The State of South Carolina does hereby pledge to and agree with any person, firm or corporation, the government of the United States and any corporation or agency created, designated or established by the United States, subscribing to or acquiring the notes, bonds, evidence of indebtedness or other obligations to be issued by the Public Service Authority for the construction of any project, that the State will not alter or limit the rights hereby vested in the Public Service Authority until the said notes, bonds, evidence of indebtedness or other obligations, together with the interest thereon, are fully met and discharged....

This language creates a contract protected by the contract clause, as the bonds themselves constitute a contract between the South Carolina Public Service Authority and its bondholders. The bonds refer to and incorporate the covenants made by the State in § 58-31-20.

The tax exemption granted the Authority is an important security provision to the bondholders, which may not be altered or repealed. The imposition of property taxes clearly *155 impairs this security provision as well as the State's covenant not to alter any rights of the Authority, and is in clear contravention of Article I, § 10 of the United States Constitution. United States Trust Co. of New York v. New Jersey, 431 U.S. 1, 97 S. Ct. 1505, 52 L.Ed. (2d) (1977).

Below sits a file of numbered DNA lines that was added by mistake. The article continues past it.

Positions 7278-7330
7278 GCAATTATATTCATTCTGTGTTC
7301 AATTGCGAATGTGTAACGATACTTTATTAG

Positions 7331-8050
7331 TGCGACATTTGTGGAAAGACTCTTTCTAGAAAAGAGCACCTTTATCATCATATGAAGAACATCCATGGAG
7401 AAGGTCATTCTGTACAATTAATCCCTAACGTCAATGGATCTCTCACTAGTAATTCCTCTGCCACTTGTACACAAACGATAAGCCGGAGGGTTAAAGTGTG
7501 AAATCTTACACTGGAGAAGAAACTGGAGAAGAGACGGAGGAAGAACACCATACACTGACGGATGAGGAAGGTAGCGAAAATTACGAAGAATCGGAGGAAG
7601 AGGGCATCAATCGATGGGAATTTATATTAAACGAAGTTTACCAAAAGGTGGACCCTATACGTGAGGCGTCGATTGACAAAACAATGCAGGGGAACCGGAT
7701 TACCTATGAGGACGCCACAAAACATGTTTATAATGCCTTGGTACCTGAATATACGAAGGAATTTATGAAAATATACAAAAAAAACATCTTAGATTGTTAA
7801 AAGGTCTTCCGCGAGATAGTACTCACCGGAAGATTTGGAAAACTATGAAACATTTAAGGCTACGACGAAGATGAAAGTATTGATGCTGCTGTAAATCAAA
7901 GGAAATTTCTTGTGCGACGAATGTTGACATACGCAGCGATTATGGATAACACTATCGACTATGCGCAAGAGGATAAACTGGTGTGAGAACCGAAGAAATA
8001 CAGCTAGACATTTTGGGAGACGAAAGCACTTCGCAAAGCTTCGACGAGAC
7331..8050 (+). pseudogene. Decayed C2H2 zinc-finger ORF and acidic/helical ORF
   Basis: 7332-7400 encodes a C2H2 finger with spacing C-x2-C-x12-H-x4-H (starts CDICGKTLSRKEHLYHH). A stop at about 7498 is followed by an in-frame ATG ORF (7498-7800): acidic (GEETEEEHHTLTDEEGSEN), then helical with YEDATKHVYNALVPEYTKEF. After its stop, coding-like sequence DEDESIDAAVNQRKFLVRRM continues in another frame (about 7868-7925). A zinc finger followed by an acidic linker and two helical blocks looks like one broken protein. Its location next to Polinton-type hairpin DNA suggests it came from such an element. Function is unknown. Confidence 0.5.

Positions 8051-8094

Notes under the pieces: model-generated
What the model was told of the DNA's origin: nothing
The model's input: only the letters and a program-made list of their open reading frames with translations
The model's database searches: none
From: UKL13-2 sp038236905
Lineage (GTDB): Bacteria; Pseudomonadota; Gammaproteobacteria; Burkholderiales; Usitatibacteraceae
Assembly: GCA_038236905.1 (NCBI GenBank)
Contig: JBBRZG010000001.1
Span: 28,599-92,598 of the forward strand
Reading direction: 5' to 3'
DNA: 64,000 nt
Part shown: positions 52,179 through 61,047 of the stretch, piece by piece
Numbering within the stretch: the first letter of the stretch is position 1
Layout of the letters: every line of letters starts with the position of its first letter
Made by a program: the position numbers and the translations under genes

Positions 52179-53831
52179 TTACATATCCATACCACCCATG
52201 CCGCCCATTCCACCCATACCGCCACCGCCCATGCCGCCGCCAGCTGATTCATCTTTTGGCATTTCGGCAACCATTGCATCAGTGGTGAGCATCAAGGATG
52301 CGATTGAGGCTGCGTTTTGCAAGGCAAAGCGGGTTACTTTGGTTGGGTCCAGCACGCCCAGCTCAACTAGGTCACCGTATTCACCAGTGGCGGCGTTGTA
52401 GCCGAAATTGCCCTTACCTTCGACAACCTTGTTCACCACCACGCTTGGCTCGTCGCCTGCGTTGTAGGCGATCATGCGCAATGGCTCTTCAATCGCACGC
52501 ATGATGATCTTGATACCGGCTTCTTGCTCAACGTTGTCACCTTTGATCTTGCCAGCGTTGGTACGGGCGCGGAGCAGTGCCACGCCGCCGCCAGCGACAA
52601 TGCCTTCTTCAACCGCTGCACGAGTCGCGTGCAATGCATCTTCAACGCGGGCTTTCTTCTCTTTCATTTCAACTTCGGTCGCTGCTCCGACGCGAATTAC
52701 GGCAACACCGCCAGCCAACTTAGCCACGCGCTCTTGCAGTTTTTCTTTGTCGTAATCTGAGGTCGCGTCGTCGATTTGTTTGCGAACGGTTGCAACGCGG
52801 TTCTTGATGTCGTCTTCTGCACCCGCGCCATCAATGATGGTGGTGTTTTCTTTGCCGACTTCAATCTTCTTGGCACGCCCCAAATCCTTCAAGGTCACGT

The Attorney General has recognized this principle. Op. No. 1905 of the Attorney General, dated September 16, 1965, at 65 Op. Atty. Gen., p. 192 states:

The provisions of the statute pursuant to which the S.C. Public Service Authority was created preclude taxation of the Authority by the State and political subdivisions until provision is made for the protection of purchasers of the Authority's obligations.

Appellants nevertheless argue the provisions of Article X, § 3, as amended in 1978, repealed all exemptions not specifically provided for or authorized by Article X. The contract clause protects against this type of repeal. United States Trust Co., supra. A legislative act which creates a contract may not be impaired or repealed by a subsequent constitutional amendment. Columbia Water Power Co. v. Campbell, 75 S.C. 34, 54 S.E. 833 (1906).

For these reasons the judgment of the trial court is affirmed in all respects.


LITTLEJOHN, C.J., and NESS and GREGORY, JJ., concur.

HARWELL, J., not participating.